PORTLAND – Ahmed Alsoudani came to Portland in 2001 with faint knowledge of Western society and minimal training in art.

He left four years later with a degree from Maine College of Art and the confidence that he could make his life as a painter.

Alsoudani, who grew up in Iraq and now lives in New York, sells his large oil-on-canvas paintings depicting the horrors of war and violence for hundreds of thousands of dollars. He is an artist of international stature, and widely considered among the most important artists of Middle Eastern descent.

He has been chosen to represent his native country at the Iraq Pavilion at the Venice Biennale next June, and Sotheby’s just sold a painting of his for almost $500,000.

Alsoudani has said he owes much of his success to the training he received at MECA. This week, be returns to town to repay the favor.

He will give a public lecture at 3:30 p.m. Thursday at Osher Hall at MECA, and meet with students for discussions and critiques throughout the day on Thursday and Friday.

Alsoudani has also shipped a handful of paintings, which will hang at Aucocisco Galleries on Exchange Street. He is showing with Gail Spaien, one of his MECA teachers. The two will celebrate the exhibition’s opening with a reception as part of First Friday Art Walk.

Gallery director Andres Verzosa recruited the pair to show together because he liked the idea of an exhibition about mentor and student, especially given Alsoudani’s success since he left Portland.

“I am hoping the work creates a dialogue between two artists,” Verzosa said. “Their work is very different, but I think there will be a nice back-and-forth between the two.”

He is calling the show “Between.”

Spaien and Alsoudani create very different work. Spaien takes the natural world for her subject, creating dense watercolors of beautifully detailed flowers. Her paintings are not exact in a botanical sense, but they are precise and deliciously optical.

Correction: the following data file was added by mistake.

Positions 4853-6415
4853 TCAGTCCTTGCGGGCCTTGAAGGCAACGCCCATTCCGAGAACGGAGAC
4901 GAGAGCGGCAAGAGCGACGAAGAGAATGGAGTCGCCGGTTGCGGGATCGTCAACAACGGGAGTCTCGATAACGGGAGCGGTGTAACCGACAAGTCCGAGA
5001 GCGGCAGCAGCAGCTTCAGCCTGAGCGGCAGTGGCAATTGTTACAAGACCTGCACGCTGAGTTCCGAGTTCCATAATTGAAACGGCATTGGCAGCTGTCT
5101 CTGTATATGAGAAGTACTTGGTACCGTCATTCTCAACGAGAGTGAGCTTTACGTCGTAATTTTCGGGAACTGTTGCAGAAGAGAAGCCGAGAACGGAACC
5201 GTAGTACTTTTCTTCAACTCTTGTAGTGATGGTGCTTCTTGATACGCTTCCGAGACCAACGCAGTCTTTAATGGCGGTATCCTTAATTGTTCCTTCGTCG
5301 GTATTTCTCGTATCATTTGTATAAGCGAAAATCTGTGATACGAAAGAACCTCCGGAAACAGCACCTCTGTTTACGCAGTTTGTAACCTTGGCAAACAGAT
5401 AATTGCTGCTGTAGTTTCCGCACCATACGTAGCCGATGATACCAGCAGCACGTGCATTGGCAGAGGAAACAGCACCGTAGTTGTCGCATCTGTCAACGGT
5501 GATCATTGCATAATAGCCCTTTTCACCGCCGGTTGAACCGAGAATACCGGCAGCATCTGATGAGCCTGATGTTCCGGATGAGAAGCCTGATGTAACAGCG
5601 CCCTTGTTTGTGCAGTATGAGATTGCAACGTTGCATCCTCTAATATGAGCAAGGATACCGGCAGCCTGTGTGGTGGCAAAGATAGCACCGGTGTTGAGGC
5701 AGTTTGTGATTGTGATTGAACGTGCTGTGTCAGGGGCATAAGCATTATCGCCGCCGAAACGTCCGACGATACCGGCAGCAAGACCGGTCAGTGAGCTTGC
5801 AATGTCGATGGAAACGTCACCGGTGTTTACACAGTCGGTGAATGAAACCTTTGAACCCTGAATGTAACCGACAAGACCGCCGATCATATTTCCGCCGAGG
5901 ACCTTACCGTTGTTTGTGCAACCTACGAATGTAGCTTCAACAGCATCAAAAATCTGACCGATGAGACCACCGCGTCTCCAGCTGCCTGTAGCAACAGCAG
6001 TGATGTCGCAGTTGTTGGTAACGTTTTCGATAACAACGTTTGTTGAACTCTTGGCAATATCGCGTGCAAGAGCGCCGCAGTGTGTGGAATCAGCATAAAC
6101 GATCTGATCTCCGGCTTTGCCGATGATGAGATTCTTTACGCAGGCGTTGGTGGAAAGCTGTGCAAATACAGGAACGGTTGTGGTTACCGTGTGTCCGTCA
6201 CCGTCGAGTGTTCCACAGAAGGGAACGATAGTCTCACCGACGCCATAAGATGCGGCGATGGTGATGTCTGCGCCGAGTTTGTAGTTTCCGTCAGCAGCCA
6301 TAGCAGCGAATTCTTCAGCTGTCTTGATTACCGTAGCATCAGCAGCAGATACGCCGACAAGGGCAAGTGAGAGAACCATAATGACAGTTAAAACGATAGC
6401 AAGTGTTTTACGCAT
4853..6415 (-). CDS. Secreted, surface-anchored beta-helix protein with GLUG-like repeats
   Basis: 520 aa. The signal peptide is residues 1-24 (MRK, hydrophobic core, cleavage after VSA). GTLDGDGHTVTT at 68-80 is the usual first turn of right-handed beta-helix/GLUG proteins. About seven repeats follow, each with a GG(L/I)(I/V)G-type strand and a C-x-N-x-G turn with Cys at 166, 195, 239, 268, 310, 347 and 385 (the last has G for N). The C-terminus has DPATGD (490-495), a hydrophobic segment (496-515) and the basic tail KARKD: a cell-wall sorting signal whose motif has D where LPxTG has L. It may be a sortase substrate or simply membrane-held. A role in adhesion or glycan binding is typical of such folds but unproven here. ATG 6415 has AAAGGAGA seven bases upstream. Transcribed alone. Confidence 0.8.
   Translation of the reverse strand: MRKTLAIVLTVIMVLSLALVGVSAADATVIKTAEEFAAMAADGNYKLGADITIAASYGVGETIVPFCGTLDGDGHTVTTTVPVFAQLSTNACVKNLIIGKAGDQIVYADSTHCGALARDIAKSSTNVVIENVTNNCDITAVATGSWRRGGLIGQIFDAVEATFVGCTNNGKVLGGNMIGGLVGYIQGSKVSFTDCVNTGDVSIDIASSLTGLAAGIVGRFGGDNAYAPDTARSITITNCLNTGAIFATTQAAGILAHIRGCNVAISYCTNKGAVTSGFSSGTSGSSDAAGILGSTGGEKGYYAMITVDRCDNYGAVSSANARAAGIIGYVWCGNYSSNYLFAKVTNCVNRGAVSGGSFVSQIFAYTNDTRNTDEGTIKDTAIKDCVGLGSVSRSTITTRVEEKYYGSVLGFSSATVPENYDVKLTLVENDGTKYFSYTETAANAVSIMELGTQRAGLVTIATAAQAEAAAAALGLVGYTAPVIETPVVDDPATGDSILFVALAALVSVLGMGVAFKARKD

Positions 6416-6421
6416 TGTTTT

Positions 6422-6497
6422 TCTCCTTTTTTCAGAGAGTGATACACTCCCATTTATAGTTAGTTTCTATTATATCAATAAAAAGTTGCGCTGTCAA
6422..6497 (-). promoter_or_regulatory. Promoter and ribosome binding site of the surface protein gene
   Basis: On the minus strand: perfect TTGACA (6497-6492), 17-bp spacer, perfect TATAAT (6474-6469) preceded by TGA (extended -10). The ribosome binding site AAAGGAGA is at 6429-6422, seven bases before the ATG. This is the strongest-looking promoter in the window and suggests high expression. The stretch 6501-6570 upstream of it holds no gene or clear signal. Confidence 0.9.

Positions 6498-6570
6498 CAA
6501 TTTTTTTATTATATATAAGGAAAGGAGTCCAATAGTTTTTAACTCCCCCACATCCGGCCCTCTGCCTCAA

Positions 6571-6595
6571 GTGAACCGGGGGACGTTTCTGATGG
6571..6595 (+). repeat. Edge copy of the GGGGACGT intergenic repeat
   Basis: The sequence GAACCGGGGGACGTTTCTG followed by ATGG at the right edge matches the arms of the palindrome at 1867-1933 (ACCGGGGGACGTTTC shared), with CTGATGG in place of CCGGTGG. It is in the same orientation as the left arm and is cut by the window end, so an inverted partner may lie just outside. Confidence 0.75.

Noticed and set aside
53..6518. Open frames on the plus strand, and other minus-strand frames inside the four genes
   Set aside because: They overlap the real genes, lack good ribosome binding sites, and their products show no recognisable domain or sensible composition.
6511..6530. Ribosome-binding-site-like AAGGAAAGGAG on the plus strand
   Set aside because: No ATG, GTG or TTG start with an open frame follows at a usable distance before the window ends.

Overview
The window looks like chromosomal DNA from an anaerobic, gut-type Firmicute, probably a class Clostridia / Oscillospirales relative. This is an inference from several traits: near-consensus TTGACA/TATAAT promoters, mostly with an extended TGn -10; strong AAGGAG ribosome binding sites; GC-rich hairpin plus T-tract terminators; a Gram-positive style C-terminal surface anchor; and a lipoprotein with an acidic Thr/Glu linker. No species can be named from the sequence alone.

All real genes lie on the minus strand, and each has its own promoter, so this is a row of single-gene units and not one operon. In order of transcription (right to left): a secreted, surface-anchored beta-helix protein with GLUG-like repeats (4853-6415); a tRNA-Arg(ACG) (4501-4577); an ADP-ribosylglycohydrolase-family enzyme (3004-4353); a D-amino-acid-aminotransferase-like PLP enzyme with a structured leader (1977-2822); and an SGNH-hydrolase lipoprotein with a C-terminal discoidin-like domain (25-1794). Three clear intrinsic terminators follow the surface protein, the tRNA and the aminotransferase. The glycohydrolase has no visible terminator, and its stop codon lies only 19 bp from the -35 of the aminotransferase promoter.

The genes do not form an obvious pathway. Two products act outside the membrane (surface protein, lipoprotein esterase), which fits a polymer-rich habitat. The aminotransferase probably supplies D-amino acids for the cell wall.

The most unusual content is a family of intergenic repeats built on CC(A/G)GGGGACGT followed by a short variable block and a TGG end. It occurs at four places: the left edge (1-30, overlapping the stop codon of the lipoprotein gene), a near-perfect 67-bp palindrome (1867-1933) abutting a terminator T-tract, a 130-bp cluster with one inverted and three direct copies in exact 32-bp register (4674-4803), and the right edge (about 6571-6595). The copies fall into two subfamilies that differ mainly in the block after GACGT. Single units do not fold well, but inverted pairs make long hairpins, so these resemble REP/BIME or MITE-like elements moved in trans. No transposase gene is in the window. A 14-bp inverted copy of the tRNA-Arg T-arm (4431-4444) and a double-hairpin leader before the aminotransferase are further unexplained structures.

Alsoudani’s paintings depict suffering, rage and brutality — the opposite end of the life cycle from Spaien.

Taken together, the two artists accent the difference between life and death. One is quiet and soft; the other loud and hard. One is full of reservation and restraint; the other full of energy and upheaval.

“In a lot of ways, this exhibition does make sense,” Spaien said. “We both deal with mortality. I do it in a mundane sort of day-to-day way. My references are the natural world and the natural life cycle. His references represent death as an interruption to the natural life cycle.”

Spaien remembers Alsoudani from his introductory painting class. He was eager and serious — and committed.

The two are friends, and Spaien has taken her painting students to New York to visit Alsoudani at his studio.

But this week’s visit offers much more.

“Ahmed hasn’t been back to Portland since he left,” Spaien said. “He has not seen the college and all the changes. So this will give him a chance to see friends, and I think for him, it’s probably going to be nice to look at his past, especially with all that has been happening for him. Ahmed is grateful for the things that have happened to him, and grateful to Maine College of Art.”

Don Tuski, MECA’s new president, said Alsoudani’s visit presents a great opportunity for the college to highlight the success of a graduate who has achieved tremendous professional accomplishment.

“In terms of his stature in the art world, you can’t get much higher than Ahmed is right now,” Tuski said. “He will share stories with students, talk about the creative process and the importance of sheer hard work.

“He is a great role model for the MECA students about what sheer hard work can do. We feel honored that he has carved out time in his schedule to come back for a few days and share his story.”

With all the attention focused on Alsoudani, it might be easy to overlook Spaien’s professional accomplishments, but that would be a mistake. She just received the Piscataqua Region Artist Advancement Grant, worth $25,000. The grant is awarded annually by the New Hampshire Charitable Foundation’s Piscataqua Region.

She’s in a good place in her life and career.

“I am the first Maine artist to get this grant, which is huge,” she said. “I’m having this show with Ahmed, and so I feel that I am being acknowledged for my effort, which every artist hopefully gets at some point — and not only for my painting, but also my teaching.”


Staff Writer Bob Keyes can be contacted at 791-6457 or at:

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